UP Publishers & Authors Association lists winners of second short story contest
MARQUETTE — The U.P. Publishers and Authors Association has announced the winners of its second Dandelion Cottage Short Story Contest.
The first-place winner is Emma Locknane with her story “Trouble with Terrans.” She is a senior from Gwinn High School who. took second-place honors last year. The second-place award went to Lucy Woods, a junior from Copper Country Christian Schools, for her story “Stellae.” Katlin Ambuehl, a senior from Republic/Michigamme, took third place with her story “Free.”
The submissions are judged by a group of UPPAA members, all authors themselves. Prizes for the contest are $250 for first place, $100 for second place and $50 for third place. In addition to the cash prizes, the first-place winner’s name is engraved on a traveling trophy that resides at the student’s school during the following school year.
First, second, and third place winners receive medallions with their names and award placement engraved on them. Finally, the winning stories are published in the annual U.P. Reader, which is the literary publication of UPPAA.
The idea to have a short story contest for high school students came from Larry Buege, UPPAA’s current treasurer and the author of several books, including his popular young adult Chogan Native American series. Buege said he was inspired by his granddaughter in Wisconsin, who published her first novel while in the sixth grade. “I was convinced that we may have similar talent in the U.P.,” Buege said.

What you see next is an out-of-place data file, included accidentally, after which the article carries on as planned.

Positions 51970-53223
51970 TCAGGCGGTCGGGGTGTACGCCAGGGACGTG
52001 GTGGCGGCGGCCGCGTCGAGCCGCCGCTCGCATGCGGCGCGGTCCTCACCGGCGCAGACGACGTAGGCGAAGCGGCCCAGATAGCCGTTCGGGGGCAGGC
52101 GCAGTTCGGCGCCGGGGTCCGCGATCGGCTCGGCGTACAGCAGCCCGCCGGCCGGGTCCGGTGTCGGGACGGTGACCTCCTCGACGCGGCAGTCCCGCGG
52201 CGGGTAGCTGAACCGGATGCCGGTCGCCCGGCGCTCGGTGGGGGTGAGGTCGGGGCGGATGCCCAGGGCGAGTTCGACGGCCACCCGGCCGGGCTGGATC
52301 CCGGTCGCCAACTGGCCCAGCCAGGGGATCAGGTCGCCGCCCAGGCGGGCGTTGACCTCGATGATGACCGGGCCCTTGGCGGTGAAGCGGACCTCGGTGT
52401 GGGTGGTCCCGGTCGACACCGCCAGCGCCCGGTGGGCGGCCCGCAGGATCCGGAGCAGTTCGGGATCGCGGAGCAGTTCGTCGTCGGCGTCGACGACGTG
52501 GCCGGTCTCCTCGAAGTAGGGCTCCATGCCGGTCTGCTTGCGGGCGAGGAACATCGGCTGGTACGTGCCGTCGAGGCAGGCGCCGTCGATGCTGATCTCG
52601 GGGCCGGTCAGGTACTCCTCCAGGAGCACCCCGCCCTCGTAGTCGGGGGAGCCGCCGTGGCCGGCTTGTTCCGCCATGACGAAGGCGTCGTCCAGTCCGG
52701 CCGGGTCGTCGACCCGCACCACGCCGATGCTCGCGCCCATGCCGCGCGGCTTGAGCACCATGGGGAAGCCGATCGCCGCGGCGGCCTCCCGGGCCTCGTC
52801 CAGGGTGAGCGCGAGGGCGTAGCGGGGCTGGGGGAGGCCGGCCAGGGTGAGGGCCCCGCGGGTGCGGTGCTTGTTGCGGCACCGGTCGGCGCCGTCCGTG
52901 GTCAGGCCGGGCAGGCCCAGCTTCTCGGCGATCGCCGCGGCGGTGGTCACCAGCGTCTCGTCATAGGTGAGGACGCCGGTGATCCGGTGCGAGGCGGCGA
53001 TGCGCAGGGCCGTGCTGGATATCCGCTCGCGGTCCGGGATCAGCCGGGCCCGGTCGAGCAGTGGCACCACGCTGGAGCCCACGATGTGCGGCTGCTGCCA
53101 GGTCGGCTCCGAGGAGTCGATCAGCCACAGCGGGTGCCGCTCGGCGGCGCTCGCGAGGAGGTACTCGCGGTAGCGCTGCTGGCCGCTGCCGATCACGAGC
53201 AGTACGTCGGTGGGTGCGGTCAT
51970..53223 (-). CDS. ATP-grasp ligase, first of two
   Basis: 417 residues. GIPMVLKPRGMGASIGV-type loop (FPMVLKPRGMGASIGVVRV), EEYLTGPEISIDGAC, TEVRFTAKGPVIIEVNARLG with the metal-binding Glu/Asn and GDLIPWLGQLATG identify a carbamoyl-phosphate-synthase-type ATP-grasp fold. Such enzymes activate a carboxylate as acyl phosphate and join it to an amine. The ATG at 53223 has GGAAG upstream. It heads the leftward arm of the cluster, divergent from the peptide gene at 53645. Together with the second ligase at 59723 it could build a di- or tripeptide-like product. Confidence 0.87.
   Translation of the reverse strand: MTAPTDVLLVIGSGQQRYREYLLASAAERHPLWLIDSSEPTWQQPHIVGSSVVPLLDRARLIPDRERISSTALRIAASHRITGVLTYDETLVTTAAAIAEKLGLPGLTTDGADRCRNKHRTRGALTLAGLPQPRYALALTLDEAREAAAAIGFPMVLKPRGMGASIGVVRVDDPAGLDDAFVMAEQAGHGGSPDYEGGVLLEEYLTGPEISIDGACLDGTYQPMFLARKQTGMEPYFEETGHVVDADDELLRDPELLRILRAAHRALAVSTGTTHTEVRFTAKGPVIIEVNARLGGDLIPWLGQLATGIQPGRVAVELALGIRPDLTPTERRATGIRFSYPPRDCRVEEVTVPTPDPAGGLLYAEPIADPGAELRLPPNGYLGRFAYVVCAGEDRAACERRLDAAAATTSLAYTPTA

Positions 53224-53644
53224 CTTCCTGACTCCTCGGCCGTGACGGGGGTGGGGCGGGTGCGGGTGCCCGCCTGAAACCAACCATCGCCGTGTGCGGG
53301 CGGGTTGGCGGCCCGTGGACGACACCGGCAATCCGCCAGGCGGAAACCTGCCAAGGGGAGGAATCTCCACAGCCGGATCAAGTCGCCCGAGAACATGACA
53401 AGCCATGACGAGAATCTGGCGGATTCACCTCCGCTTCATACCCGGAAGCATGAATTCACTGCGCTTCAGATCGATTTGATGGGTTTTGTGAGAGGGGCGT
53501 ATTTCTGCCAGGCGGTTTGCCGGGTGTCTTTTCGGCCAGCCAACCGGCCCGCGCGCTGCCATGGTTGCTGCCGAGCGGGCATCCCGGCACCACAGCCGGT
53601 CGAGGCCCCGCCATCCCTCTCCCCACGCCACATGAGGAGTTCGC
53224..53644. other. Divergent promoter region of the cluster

Buege approached the rest of the UPPAA board members who embraced the idea of a contest that would encourage students to pursue writing. Buege also found an anonymous donor to provide financial support.
He named the contest after the classic 1904 children’s book “Dandelion Cottage” by Carroll Watson Rankin, an author from Marquette who published several children’s novels. Once the contest was announced and entries began to come in, Buege’s predictions were confirmed. “I was not disappointed,” he said. “The quality of the submissions was beyond my expectations.
“We had 60 percent more submissions this year than the previous year, and we expect the submissions will continue to grow in the future. The one criticism we hear most is, ‘Why not have a similar contest for middle-grade students?’ UPPAA is listening. We always considered having a second contest as a distant future plan, but this year 25 percent of the submissions were from middle-school students or younger,” he said.
The Modern History Press has stepped up to the plate to provide financial backing for a middle-school contest. Beginning with the next school year, UPPAA will provide $200 for the best short story by a fifth- to eighth-grader. Contest rules will be similar to the current contest found on the Dandelion Cottage web page found at: http://www.dandelioncottage.org/.
UPPAA, established in 1998 as an organization for anyone from or associated with Upper Michigan who was interested in writing and publishing, has continually sought to educate its members on all aspects of writing, publishing and book marketing.
Since its founding, the organization has grown to more than 100 members. Its members have produced a wide variety of books ranging from U.P. history and travel books to historical fiction, mysteries, romance, fantasy, science fiction, nature, recreation, children’s books, and poetry.
UPPAA will have its annual conference this year from 10 a.m. to 5 p.m. Eastern time June 1 at the Peter White Library in Marquette. They will dispense prize money at that time.
To attend the conference, go to https://uppaa.org/meeting-registration/. A full schedule of the conference, including speakers and presentations, is included at the website. Deadline for registration is May 25. Writers of all ages are welcome.